What is philosophy?

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Informative and indispensable, interesting but unnecessary, complex and useless; many and varied are the opinions concerning philosophy and its role in our daily lives. This is, perhaps, due to the difficulty we have in understanding just what philosophy is. In any case, with a little reflection we learn that aspects of philosophy are everywhere shaping our daily lives, and, as such, that philosophy really is essential. But why? And for what?

Having your eyes closed without ever attempting to open them; such is living without philosophizing [1]. – Descartes

The word “philosophy” is of Greek origin and means “love of wisdom”, and a philosopher is, first and foremost, someone who loves understanding. With this we can already make an interesting observation: everyone has been a philosopher in at least one point of their lives. No exceptions. This is because everyone was a child once, and the curiosity that is typical of children, and their admiration of the unknown, are the most genuine expressions of philosophy [2]. A philosopher is someone who, in maintaining the curiosity and admiration from his or her childhood, does not conform to the worldview that is imposed by society and refuses to adapt to the realities formed by it.

Though some say they oppose philosophy, it would be difficult to find someone who claims to be opposed to wisdom and understanding and in favour of ignorance instead. Regardless of how misguided a person might be, even the most thoughtless individual has his or her opinions – and convictions! – about what is right and what is wrong, what is true and what is false. This means that in one way or another we all believe ourselves to be philosophers. Descartes’ quote cited above leads us to this same conclusion, for it would be difficult to find someone who lives with their eyes closed, as it were, and is aware of it – someone who lives consciously without philosophizing. Or do you believe your eyes are closed even now, as you look at the computer screen?

Philosophy for what?

Philosophy allows us to see beyond the reality formed by our prejudices and preconceptions so that we may recognize that there are more possibilities than can readily be seen. For instance, if on the one hand society tells us that everything is possible, that with effort and hard work we can realize our dreams and achieve quality of life, on the other it does everything it can to limit our options and instrumentalize us for its own use. In theory, any dedicated person who truly wants to is able to attend a good school, learn another language, have a meaningful job and travel to exotic locations, regardless of their colour, gender or social class. In practice, our options are limited by these dispositions and countless other biopsychosocial factors [3].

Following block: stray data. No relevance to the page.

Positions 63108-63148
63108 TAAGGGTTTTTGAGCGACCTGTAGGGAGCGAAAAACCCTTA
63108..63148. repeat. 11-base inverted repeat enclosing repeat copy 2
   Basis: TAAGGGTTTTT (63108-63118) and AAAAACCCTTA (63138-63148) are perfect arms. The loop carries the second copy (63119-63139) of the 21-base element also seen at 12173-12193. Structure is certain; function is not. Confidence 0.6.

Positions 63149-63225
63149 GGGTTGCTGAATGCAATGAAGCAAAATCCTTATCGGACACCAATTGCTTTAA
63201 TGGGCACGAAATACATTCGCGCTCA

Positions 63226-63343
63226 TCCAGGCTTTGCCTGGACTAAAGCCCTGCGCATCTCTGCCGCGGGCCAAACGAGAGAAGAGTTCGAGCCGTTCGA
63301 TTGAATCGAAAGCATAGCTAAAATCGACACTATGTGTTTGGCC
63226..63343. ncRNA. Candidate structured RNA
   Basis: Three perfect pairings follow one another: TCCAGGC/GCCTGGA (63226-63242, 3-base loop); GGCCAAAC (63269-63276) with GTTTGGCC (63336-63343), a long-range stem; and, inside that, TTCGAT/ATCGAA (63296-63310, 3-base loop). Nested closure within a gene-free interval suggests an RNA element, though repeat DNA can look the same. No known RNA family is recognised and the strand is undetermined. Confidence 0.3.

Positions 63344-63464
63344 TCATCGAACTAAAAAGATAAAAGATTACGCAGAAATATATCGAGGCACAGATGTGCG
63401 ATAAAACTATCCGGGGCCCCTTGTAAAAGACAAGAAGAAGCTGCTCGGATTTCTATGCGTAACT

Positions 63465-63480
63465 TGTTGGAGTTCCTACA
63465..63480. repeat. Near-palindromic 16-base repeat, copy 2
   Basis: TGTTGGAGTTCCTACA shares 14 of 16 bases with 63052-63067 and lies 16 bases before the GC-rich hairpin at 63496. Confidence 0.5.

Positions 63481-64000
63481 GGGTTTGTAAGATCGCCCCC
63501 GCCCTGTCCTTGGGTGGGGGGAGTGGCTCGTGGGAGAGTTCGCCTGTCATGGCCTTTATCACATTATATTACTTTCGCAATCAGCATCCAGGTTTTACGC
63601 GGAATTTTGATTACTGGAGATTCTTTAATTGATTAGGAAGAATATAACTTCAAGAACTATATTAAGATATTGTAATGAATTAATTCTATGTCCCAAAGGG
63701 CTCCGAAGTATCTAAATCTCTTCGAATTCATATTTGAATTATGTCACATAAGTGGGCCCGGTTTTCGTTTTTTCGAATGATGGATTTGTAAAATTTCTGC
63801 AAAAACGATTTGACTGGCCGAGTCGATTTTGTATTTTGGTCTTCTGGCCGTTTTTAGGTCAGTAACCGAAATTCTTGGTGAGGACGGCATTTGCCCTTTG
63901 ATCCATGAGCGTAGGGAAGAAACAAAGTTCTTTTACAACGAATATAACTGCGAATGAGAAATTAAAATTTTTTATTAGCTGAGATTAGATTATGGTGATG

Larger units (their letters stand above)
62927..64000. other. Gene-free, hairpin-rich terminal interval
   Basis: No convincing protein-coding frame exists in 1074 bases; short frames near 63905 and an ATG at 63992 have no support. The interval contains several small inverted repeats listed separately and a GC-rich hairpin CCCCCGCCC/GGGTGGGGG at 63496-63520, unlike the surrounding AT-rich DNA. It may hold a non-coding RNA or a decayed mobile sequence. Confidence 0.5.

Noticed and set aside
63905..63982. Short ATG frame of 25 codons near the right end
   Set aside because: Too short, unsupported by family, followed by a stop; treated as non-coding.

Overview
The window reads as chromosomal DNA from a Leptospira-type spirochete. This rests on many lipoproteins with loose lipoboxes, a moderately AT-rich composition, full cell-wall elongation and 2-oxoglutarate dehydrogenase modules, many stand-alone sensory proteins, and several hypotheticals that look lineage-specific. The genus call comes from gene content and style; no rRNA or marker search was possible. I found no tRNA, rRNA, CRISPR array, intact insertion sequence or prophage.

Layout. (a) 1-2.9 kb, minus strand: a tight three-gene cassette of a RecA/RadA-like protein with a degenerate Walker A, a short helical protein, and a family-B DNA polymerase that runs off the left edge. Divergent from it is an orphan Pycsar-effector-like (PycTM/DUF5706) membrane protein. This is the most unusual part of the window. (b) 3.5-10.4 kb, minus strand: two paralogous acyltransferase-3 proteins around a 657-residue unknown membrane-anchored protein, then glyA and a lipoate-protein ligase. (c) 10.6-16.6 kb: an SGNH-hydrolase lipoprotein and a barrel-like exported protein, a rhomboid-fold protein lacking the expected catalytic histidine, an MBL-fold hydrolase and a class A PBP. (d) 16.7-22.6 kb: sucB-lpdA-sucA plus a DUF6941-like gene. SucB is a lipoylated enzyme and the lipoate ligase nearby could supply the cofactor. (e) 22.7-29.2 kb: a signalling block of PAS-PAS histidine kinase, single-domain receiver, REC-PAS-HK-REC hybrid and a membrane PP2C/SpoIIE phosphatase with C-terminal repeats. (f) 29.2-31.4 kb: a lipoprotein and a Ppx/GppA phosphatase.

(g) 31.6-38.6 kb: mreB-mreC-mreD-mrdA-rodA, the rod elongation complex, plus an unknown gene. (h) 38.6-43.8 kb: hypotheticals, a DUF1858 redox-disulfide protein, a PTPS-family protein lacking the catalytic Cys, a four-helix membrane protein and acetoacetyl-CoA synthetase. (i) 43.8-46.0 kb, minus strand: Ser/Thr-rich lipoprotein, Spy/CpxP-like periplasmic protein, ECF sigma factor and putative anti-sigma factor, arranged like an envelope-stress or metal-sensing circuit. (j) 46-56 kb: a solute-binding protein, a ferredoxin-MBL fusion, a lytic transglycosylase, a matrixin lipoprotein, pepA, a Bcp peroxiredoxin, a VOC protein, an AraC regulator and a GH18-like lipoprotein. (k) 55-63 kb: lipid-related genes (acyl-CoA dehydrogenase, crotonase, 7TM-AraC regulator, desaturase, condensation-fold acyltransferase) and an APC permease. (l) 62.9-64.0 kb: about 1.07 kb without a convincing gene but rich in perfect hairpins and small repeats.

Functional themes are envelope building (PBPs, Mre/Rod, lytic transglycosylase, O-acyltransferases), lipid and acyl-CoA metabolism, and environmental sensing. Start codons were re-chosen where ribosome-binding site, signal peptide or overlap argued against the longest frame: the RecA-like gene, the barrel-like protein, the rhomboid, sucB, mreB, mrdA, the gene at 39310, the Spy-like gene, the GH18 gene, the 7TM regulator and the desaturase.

What are the chances that a twenty-something year old will go to medical school if both of her parents are successful doctors? What if her mother is a waitress and her father a manual labourer? What if she was born in a poor African village, thousands of kilometers away from the nearest university? What if she was born in New York, but has a physical or mental disability? What is the likelihood that the way of life imposed on each of these individuals is compatible with their interests and capabilities?

Notice that none of these factors are under our control. We don’t choose our parents’ professions or the place where we are born, much less our physical and mental disposition for a particular activity. And yet, these factors significantly shape our lives, regardless of our capabilities and volitions. In any case, what about these capabilities and volitions, which often determine our actions and attitudes more than anything else, do we choose them?

“When an inner situation is not made conscious, it appears outside as fate” [4]. Factors beyond our control will always define our lives, but only to the extent that we allow them to do so. Philosophy lets us change our vision by becoming aware of these factors. The more we expose the mechanisms behind our actions, the less power they have to determine our lives and the more choices we are able to make. It’s no wonder that, historically, philosophy has been banned from public education and philosophers considered to be threatening by those in power. Philosophy kills complacency.

Why philosophy?